Through Stallone’s Balboa-esque resolve, Rocky became the highest-grossing film of 1976, earning $117 million at the North American box office. It earned ten Oscar nominations (including ones for Stallone, Burgess Meredith, and Talia Shire in acting categories, and Stallone for his screenplay), and it won three: for best picture, best director (John Avildsen), and best film editing. Removing the fictional sheen of the story, with the creator and the character putting everything on the line, makes the underdog story resonate more.
Boxing as Viable Subject Matter
If films were a true reflection of reality, then boxing would probably be the most popular sport in the world. Yet in a reality where the UFC has become the pugilistic activity of choice for fans, boxing is still alive and well onscreen. This is primarily because boxing affords filmmakers such an inherently easy narrative framework, a trend kickstarted with Rocky.
In boxing movies there’s clear drama, easily identifiable heroes and villains, and a broad cinematic canvas on which to paint a full dramatic spectrum. It’s the perfect way to distill the hero’s journey: People get beat up, they try to come back, and then they either win or lose in the end. You really wouldn’t have movies like Million Dollar Baby, The Fighter, Ali, Cinderella Man, and more without Rocky tapping into this idea that you can tell profoundly human stories through something as seemingly simple as a boxing movie.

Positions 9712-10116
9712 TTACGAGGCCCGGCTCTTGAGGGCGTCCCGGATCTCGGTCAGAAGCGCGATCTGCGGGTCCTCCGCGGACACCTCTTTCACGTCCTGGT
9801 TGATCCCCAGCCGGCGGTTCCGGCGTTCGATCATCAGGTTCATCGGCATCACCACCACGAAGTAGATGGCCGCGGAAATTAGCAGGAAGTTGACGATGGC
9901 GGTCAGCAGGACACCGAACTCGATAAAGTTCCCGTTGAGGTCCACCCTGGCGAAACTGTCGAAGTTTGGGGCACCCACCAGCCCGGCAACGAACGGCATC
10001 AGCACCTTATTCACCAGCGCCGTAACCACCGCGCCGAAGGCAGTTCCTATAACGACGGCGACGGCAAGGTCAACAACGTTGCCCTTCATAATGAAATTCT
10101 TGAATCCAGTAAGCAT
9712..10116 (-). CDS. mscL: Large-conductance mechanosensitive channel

Equal Hope in Victory or Defeat
Nearly every underdog sports movie is predicated upon an individual or a team working towards a final goal, be it a championship win or a heavyweight title. In much the same way a naturalistic performance defines the underdog spirit of a movie, so does the importance of the climax. Audiences are predisposed to expect the protagonists to win, and most of the time they do. The basketball team triumphs in Hoosiers, the Americans defeat the Soviets in the Miracle on Ice in Miracle, but the narrative importance of Rocky’s ending lies in the fact that Balboa loses to Apollo Creed in the heavyweight title fight.
It’s a genius bit of reversing expectations. The audience is primed to think that Balboa will use the determination and odds against him to pull off an upset, but, in a reflection of real life, he ends up falling short. The anti-climactic finish is then even more powerful than a self-affirming victory. It’s all about how Balboa built up the confidence to get to a point where he could even entertain the thought that he could beat Creed, even if he didn’t actually do it. That’s why similar downbeat endings from wide-ranging underdog films like, say, Cool Runnings, where the Jamaican bobsled team had absolutely no chance of winning Olympic gold, or Moneyball, where the sabermetric strategy of the Oakland A’s doesn’t get them a World Series win, still feel right. The climactic finish is believing that you could get that far in the first place.